With Pastor Bill’s ascension to the Administrative Pastor and Pastor Mark’s arrival, a new and vibrant team ministry appeared. The losses of the last thirty years started to turn to gains in church membership, attendance and participation in congregational activities. The new Saturday night contemporary worship service soon became the most popular service, while the other services continued to gain attendance as well.
In 1995-97 the congregation went through an intensive self study to determine direction and program growth. A new form of church governance and constitution was adopted to streamline the ability to get things done.
Gerisch served until August 14, 2000.
Pastor John Wayne Wernecke was called to be our eleventh pastor and he was installed on August 5, 2001.
On July 24, 2001, Zion culminated a year of activities and celebration with an outdoor service to commemorate the centennial anniversary of the founding of our parish. Rev. Robert Mayer, son of Dr. Herman Mayer and son of Zion congregation, was the guest preacher. A large tent was erected on the south blacktopped playground area of the school property. A day-long picnic, complete with games and activities, including a dunking tank, horse shoes, and the like occurred. Temperatures hovered around a sticky-humid 100 degrees. A photo was taken of many of the participants forming out the words “Zion 100th” on the playground field. Many former and current members gathered to enjoy worship and fellowship on this hallmark day. All in attendance would certainly have agreed: “The LORD Dwells in Zion”.
Twelfth Pastor of Zion
Rev. Paul Kruse
21 February 2016 – 4 June 2018
Born 26 November, 1961 in Springfield, Illinois
Ninth Pastor of Zion
Rev. William Howard Allwardt
4 June 1978 – 15 April 1991
15 April 1991 – Retired 19 February 2016
Born 4 September 1946 in Milwaukee, WI
Pastor Bill has served our congregation faithfully for over 25 years. He is a 1973 graduate of Concordia Theological Seminary in Springfield, Illinois, and served congregations in Paris, Texas before coming to Zion in 1978. Pastor Bill retired from Zion, Bay City in February of 2016. He currently lives in Bay City and continues to serve the people of Zion congregation.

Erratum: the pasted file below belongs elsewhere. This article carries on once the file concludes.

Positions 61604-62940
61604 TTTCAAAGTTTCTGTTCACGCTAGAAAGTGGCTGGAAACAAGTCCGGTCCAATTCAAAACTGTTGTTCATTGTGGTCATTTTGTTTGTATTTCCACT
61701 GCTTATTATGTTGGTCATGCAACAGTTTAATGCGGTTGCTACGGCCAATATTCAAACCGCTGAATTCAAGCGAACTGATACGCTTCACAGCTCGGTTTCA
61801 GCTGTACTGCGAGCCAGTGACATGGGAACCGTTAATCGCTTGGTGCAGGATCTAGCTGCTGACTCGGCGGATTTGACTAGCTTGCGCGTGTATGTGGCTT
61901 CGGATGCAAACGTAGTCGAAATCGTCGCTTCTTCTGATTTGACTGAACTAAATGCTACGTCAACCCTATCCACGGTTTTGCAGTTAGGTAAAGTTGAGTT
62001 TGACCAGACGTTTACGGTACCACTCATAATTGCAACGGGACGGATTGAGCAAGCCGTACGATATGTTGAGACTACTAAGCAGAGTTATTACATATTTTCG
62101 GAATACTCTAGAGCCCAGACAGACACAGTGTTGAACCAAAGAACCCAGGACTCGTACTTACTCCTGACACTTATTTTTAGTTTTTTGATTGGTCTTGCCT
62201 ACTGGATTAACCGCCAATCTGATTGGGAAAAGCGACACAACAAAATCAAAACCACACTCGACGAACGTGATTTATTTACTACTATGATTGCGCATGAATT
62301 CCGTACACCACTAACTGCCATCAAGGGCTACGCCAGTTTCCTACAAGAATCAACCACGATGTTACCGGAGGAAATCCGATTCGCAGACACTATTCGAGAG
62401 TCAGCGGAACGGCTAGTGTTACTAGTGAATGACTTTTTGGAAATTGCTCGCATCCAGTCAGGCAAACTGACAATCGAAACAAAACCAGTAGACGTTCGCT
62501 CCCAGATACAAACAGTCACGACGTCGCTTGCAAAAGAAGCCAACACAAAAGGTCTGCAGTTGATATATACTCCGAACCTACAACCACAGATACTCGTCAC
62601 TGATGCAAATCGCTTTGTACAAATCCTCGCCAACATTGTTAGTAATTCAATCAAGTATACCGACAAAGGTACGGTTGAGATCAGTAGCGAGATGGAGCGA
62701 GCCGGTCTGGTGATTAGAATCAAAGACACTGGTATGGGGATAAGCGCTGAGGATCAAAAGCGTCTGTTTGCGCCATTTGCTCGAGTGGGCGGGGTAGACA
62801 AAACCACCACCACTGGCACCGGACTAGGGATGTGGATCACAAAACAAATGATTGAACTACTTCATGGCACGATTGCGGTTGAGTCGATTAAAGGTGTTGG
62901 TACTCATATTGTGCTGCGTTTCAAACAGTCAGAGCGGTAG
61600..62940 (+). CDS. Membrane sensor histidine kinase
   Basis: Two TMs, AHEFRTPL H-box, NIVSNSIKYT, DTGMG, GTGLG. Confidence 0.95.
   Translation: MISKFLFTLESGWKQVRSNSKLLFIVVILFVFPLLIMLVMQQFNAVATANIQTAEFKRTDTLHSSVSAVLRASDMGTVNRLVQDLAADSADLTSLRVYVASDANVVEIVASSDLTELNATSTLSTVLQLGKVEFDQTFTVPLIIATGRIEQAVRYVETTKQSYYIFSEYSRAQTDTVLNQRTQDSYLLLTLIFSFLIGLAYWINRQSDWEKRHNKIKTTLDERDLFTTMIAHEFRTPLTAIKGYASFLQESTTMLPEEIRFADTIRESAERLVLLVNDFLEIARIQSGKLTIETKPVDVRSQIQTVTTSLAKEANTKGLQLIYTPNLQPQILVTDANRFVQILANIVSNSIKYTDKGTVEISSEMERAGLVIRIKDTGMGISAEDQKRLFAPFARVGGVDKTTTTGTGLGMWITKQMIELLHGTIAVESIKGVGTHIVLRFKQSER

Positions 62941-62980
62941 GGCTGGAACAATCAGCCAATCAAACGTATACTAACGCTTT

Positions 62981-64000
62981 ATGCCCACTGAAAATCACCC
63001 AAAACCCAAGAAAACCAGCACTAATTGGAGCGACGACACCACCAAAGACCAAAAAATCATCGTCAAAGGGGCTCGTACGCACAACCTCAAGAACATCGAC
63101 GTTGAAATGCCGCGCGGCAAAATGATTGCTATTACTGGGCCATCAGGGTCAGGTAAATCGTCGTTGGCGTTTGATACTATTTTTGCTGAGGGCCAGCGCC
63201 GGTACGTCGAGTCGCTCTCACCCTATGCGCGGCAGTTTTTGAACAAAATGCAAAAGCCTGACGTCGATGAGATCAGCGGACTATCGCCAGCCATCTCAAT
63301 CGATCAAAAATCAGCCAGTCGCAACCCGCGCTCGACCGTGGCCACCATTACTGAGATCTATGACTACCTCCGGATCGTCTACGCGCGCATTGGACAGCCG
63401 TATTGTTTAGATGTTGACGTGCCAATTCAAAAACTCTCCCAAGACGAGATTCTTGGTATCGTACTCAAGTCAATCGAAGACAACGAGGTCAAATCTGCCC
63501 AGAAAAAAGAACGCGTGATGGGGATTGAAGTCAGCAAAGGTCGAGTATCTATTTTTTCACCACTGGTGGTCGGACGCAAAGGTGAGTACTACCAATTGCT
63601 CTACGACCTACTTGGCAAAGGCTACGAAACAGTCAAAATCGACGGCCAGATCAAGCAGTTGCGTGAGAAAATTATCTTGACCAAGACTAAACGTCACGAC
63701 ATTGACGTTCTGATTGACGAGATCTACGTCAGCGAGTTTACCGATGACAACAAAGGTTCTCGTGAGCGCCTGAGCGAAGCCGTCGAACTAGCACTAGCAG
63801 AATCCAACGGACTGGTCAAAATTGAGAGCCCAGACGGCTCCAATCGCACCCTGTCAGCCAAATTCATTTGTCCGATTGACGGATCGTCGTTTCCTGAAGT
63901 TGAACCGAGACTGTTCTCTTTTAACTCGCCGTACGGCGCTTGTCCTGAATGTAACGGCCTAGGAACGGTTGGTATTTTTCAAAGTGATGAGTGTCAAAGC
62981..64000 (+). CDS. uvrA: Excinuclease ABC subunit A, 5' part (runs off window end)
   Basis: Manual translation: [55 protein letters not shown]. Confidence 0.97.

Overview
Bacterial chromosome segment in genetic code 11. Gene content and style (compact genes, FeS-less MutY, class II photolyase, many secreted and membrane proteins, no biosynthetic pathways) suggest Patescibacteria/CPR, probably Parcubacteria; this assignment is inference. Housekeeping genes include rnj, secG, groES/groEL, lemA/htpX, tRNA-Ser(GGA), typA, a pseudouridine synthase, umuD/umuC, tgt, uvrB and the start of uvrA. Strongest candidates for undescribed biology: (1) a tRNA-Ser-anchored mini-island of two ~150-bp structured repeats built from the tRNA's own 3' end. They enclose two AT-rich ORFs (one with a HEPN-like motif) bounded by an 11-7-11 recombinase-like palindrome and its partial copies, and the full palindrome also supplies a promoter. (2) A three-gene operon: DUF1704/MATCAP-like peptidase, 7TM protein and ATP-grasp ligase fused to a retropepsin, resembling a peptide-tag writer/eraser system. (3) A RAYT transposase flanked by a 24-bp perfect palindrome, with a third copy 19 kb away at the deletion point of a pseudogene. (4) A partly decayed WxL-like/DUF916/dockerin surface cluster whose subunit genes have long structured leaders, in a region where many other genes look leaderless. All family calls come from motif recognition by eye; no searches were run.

Eleventh Pastor of Zion
Rev. John Wayne Wernecke
5 August 2001 – 1 July 2013
Born 23 March 1951 in Detroit, MI
Pastor John served our congregation for 12 years. He is a 1985 graduate of Concordia Theological Seminary in Fort Wayne, Indiana, and served in congregations in Shotonier, IL; Stanwood, IA and Alden, IA before coming to Zion in 2000. He has served us faithfully for several years including almost a year as our pastoral assistant before being called in 2001.
Tenth Pastor of Zion
Rev. Mark Albert Gerisch
26 January 1992 – 14 August 2000
Born 19 October 1950 in Detroit, MI
Rev Gerisch served our congregation for over 8 years. He is a 1987 graduate of Concordia Theological Seminary in Fort Wayne, Indiana and served congregations in Lincoln, Nebraska before coming to Zion in 1992. He left the ministry in 2000 and is currently working in the area of social work.
Eighth Pastor of Zion
Rev. Jack Douglas Ferguson
20 January 1974 – 15 August 1977
Born September 24, 1945 in Ann Arbor, MI
Pastor Jack served our congregation for just over 3 years. He was a 1972 graduate of Concordia Seminary-St. Louis and served a congregation in Lincoln, MO before coming to Zion in 1974. He later served congregations in Land o Lakes, WI; McCall, ID; Boise, ID; and Colby, KS and is currently serving as pastor of Faith Lutheran Church in Hawks, Michigan. He earned his Master of Sacred Theology Degree from Concordia Seminary-St. Louis in 2002.
Seventh Pastor of Zion
Rev. John William Rauh
19 July 1964 – 15 August 1977
15 August 1977-15 April 1991
Born 31 July 1938 in Alva, OK
Pastor John Rauh served our congregation for almost 27 years. He was a 1964 graduate of Concordia Seminary-St. Louis and came to Zion in 1964. He left Zion in 1991 to accept a call as Pastor of Good Shepherd in Saginaw. He retired from the ministry in 2004 and is currently living in Oklahoma.